THE MIDLAND RAILWAY.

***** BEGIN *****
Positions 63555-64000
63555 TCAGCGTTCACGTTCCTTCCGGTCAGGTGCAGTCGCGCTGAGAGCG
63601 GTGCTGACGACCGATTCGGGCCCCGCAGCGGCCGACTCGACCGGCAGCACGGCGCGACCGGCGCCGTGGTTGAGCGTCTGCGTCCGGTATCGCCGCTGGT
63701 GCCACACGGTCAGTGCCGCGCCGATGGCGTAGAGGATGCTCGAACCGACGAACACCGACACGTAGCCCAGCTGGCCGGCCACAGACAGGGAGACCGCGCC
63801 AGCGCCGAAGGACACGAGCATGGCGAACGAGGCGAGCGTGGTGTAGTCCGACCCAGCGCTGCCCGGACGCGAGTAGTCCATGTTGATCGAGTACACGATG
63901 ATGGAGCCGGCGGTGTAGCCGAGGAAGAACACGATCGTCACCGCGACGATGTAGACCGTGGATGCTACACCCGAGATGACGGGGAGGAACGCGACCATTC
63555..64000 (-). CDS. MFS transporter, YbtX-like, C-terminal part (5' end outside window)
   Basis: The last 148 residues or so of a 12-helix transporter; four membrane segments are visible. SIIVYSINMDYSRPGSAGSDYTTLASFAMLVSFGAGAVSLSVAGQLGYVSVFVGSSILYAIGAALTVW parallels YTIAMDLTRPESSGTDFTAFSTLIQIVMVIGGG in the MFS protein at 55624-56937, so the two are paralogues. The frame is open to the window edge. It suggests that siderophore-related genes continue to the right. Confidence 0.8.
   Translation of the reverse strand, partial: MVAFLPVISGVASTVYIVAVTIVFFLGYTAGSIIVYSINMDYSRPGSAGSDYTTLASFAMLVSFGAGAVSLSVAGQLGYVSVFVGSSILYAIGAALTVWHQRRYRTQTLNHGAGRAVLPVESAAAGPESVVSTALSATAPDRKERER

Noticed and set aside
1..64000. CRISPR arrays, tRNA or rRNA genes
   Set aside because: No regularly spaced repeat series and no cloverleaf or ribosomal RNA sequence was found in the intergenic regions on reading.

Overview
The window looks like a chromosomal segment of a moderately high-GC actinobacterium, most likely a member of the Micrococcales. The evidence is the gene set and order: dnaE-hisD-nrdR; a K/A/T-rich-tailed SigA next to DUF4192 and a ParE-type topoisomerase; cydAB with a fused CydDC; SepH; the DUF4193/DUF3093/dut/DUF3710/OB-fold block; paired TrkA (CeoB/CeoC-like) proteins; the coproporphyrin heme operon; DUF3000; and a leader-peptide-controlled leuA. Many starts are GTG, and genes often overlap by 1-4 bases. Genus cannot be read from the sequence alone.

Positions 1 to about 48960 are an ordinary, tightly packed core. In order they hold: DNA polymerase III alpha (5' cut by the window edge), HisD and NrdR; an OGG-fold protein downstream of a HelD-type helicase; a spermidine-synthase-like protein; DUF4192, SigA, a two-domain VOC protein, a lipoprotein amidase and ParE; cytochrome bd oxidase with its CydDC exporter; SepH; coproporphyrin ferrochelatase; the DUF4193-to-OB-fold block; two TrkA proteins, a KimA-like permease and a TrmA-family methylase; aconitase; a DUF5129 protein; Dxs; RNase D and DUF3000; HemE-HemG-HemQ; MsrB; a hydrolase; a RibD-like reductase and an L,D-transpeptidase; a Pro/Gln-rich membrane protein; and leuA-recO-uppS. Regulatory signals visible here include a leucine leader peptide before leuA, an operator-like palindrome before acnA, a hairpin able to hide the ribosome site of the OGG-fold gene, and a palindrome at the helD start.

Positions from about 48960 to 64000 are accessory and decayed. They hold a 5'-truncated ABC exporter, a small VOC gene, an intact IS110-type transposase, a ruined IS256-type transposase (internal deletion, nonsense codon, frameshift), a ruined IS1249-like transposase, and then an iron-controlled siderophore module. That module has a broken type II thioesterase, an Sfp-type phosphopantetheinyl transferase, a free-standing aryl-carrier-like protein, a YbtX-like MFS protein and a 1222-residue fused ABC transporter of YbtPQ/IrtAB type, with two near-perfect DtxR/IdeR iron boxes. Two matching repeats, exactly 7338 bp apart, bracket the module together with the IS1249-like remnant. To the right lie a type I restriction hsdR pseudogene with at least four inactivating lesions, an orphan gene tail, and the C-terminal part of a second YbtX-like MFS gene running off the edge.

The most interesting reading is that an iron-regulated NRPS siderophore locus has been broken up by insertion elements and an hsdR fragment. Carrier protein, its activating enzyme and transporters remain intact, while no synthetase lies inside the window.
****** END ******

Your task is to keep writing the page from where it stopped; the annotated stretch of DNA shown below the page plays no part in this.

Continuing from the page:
The position of matters m connection with the Midland Railway is exceedihgly unsatisfactory. It was hoped that after the protracted negotiations which had, taken place, and the many and vexations delays which had occurred, the new contract" as setLk-1 under the Act passed in\ December, 1887, would have been the signal for an active and vigorous prosecution of the work. Nearly a year ago we were told that the Company was B»nguine of speedily effecting the necessary financial arrangements, and that this done the railway works would be speedily pushed on, bat later came news that the money was not forthcoming just yet, and that a more favorable market was being waited for, and now comes the information that the contractors' have received advices directing them to suspend operations. " Apparently (says the "New Zealand Times") work is to be practically gug. pended for an indefinite period— until, m fact, the Company shall be able to raise the necessary amount of capital m LondoD." The action taken isy it is true, that of the contractors, but the fact that they are disbanding' their staff m consequence of their English advices is pretty plain proof that they are satisfied that the Company 19 at a deadlook," "Onlookers (writes the "Post") see most of the game, and if the contractors are convinced of the futility of the Company's expectations, they would of course proceed at once to stop their own expenditure m preparing for" large works which are not likely to be carried out It has, we believe, been quite understood m financial circles at Home, for some time past, that there is extremely little probability of the Company being able to finance m the manner required to enable it to carry out its contract as it at present stands." The last five words of the foregoing quotation throw/ a light on the cause of the difficulty, the fact being that it has been discovered that the Nelson-Beilgrove section, which was dovetailed info the scheme under the pressure of political exigencies, will be such an enormously expensive piece of work, and the probable traffic is so small that it is sinking the whole business. The "Post* thinks, that if the Company were relieved of its obligation to carry out this part of the contract, it is possible that it might raise means to carry out the other sections, and goes on to Bay, "We fully expect that a strong appeal will be made to Parliament to strike the Nelson line ont of the conditions* This appeal will naturally be supported by the Can* terbury and Westland members, whose only interest is to have railway communication established between the East and West Coasts. They will say to Nelson, ' Well, we were willing to help you if we could, but we find we cannot. Your line is practically impossible,' but ours is possible, and, of course, we cannot sacrifice it out of sympathy for you/ Whether, under these circumstances, Nelson will be magnanimous, and disdain to act the part of a dog m the manger, we cannot venture to guess. It will no doubt, m any event, be a terrible disappointment to Nelson. The question which Parliament will have to decide is whether it will: so modify the conditions as to relieve the Company from the construction of the Nelson branch, and be content with a purely East to West Coast line. This will be a very difficult question indeed to decide. Many considerations will have to be taken into account. Practically a new contract would have to be made, for it would never suit the colony to simply strike out the Nelson line and leave all the other conditions as they are. That would be altogether too good a thing for the Company. If the Nelson line is abandoned, the cost to the colony of the Eaßt and West Coast line must not be increased. That must be % sine qua non m any fresh negotiations. As we have on many occasions said, if the construction of the railway to connect the two coasts of the Middle Island can be paid for out of the land through which it will pass, by all means let us have it. The land is worthless unless it is opened up, and, except by • railway, it can never be opened for settlement. But the land must pay for the railway. The colony would be mad to undertake any < external liability on account of this railway, and we trust Parliament will remain absolutely firm on this point. The promoters of the scheme must be held to their oft-repeated assertions that the land represents aa ample" equivalent for the cost of construction. If it does not, then the line must not be mado. As for the Nelson branch, we cannot regret its nonconstruction on any terms, because, even if made, it would be a regular white elephant, a constant monument of reproach to the colony, and an everlasting source of expense." In the main we concur " with oar Wellington contemporary^ and we may add the expression of a hope that if tha terms of the contract are again revised, care will be taken this time to include & clause binding the Company to complete the railway within a specified period, or to forfeit penalties for over time, a> provision common to nearly all contracts^ but singular to say conspicuous by its absenoe from that of the Midland Railway Company.
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